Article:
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My Marine biography: This is how I do it

Jeffery Ohmes, staff writer

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Brian Taylor

Photo by: Brian Taylor

It all started when I was about five or six. I have always wanted to be in the military, and then I saw a commercial about the Marines and said “That’s it! That’s what I want to do.”

Honestly it feels like a huge responsibility, but it is so legitimately awesome that it’s worth it to be able to have the whole country depending on you to protect them and their rights provided by the Constitution.

It was amazing when I went to the Amarillo Military Entry Processing Station, or MEPS station. That is where I took my Armed Services Vocational Aptitude Battery, for short it is called the ASVAB. It consists of about 10 tests depending on which branch you are interested in joining. The ASVAB covers everything from mathematics and English to mechanics, computer and auto. It was all pretty crazy the day I went because there were so many high ranking officers and NCOs, or non-commanding officers. There was a ceremony for a fallen Marine who had gone through that particular MEPS station. It was pretty awesome to see all of the branches of our Armed Forces coming together to honor one Marine.

While I taking my ASVAB I was well prepared for the majority of the battery, but I was not quite sure about the subject that I was answering on some of the tests. There was a part over auto mechanics that I did not know about too much in detail, but all in all it was a decently easily event to take that day.

Just to let any other person know who is wanting to join the military, it is nothing like the TAKS, the SAT, or even the STAAR. It is something that you have to study for. As long as you pay attention in your classes you should be able to do well on the battery. Just a little advice to the people who would want to go and take the ASVAB –  just remember to stay calm and relax. Also you should make a few friends while you’re there because it would be awkward to sit there once you are done and not talk to anyone about the battery.  I was able to make quite a few friends before I went to take my ASVAB, so I got lucky.

One major detail that you cannot forget about is your body. You have to be sure to be at a healthy weight Do not be discouraged about being under- or over-weight. The military has a waiver so that you can join. In my case I needed that waiver because I was just a little underweight. You do not have to worry too much about the whole weight issue. I tried so hard to gain my weight, but sadly enough I had to fall back on the waiver to take care of my issue. If you do happen to be underweight just try your hardest to gain. If you are overweight, that is okay as well, that is what the Delayed Entry Program is for.

DEP is a workout program that all of the branches use to get you ready to ship out for basic training. It gives you insight as to what you are getting yourself into when you are at your location for basic training. In my situation, I will be going to Camp Pendleton in San Diego, California. The requirements for qualifying to be a Marine are very physical and sometimes they are challenging. You have to be able to do at least 5 pull-ups, 50 crunches in 2 minutes, and you have to run a mile and a half in 13 minutes or less. As I have said, the requirements are very physical. All you can really do is just work out. Just do as many pull-ups and crunches as you can and run as much as you can.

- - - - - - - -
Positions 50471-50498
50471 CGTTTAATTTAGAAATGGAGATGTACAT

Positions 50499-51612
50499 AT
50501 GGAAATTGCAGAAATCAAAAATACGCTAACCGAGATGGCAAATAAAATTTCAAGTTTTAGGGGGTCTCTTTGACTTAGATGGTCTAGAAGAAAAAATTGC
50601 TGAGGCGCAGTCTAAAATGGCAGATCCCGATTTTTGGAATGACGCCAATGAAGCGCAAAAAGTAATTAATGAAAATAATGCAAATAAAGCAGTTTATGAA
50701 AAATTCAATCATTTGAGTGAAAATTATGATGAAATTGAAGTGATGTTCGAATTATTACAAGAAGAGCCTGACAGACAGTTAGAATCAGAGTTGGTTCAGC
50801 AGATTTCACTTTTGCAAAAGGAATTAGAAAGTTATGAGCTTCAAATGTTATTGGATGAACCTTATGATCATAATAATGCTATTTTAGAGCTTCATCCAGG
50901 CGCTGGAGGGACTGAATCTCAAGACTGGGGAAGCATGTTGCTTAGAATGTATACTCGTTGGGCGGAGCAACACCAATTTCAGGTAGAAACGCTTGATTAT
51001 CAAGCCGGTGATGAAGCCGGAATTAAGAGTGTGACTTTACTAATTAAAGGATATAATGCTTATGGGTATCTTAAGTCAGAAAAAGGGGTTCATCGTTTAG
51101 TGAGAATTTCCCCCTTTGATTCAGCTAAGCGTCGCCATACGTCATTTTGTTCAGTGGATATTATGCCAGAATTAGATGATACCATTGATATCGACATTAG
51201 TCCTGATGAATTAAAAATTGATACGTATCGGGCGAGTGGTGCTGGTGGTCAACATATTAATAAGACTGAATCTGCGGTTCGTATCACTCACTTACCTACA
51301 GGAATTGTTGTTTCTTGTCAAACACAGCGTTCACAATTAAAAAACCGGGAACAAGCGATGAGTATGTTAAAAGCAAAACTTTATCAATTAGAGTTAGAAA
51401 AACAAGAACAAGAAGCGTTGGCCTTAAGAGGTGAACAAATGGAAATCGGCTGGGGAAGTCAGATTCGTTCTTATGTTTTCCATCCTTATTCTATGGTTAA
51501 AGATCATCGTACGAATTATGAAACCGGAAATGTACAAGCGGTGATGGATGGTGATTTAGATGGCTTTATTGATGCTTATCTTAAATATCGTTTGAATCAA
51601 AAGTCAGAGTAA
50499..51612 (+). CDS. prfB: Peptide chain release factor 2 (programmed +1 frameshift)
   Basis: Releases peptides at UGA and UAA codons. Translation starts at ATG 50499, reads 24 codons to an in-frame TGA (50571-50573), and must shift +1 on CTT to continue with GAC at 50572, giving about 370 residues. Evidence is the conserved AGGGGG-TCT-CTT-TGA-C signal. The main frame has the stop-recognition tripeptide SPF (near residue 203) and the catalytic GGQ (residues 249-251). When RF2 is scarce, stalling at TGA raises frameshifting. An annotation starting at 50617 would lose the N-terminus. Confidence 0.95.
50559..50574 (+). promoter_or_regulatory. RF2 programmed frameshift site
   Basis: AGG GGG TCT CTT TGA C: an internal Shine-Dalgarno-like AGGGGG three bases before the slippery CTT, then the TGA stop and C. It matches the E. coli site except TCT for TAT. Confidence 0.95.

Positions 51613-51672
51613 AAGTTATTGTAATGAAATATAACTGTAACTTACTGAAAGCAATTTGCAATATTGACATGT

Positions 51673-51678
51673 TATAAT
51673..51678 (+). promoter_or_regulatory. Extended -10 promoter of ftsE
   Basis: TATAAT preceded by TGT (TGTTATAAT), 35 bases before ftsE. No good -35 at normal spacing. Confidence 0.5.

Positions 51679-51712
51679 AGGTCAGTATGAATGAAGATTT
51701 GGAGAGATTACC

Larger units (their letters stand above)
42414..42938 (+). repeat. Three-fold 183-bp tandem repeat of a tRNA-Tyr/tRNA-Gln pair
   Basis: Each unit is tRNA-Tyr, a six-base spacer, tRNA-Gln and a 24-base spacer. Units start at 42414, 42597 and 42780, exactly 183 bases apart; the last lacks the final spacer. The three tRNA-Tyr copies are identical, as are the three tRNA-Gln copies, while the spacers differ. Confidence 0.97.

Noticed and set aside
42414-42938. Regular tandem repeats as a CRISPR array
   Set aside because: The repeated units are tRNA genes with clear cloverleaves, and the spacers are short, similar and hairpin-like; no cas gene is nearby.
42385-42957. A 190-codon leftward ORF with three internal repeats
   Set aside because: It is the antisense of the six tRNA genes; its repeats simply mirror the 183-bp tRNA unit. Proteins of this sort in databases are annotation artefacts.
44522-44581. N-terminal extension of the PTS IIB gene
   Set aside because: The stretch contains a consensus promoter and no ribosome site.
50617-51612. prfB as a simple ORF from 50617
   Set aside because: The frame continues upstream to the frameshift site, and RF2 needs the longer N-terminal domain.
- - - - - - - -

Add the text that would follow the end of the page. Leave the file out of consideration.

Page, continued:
I have had all the support from everybody that I know and especially from my parents. They are the ones who have really helped me the most, and I honestly could not ask for a better set of parents. Of course, I have always had the support of my recruiter. It is really awesome because he is always straight up with me. He never has told me that it was going to be an easy thing to do. He has always told me that I am going to be in the fight of my life. I love that he is that way and that he never sugarcoats anything. That is honestly one of the many things that scares me senseless.

My only true fears are that I am going to be injured in basic training and am going to be sent home. Also that I am just not going to make it past the basic requirements because I decided to choke at the last minute. That is the scariest thing. Those are really my only fears. I know what I am getting myself into, and I know what I am going to be doing, and what I am going to be on the other side of. I am not afraid to sacrifice one American to save thousands more. There are still plenty of events to look forward to.

Personally, I look forward to just shipping out to basic training. I also look forward to getting the eagle, globe, and anchor put into my hand and walking the parade grounds and being able to look out into the crowd and see all of my family clapping and cheering for me as I march with my platoon. That is one of the events that has motivated me to be as successful as I can be and to be determined enough to go through with this.

If there is anyone else who would like to join any branch of the military, please let me know so that I can get you started or just get you some more information. If you are interested in joining the Marines, again please let me know because I could bring you to a DEP workout, and you could talk to a Recruiter and maybe even workout with us.

 

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My Marine biography: This is how I do it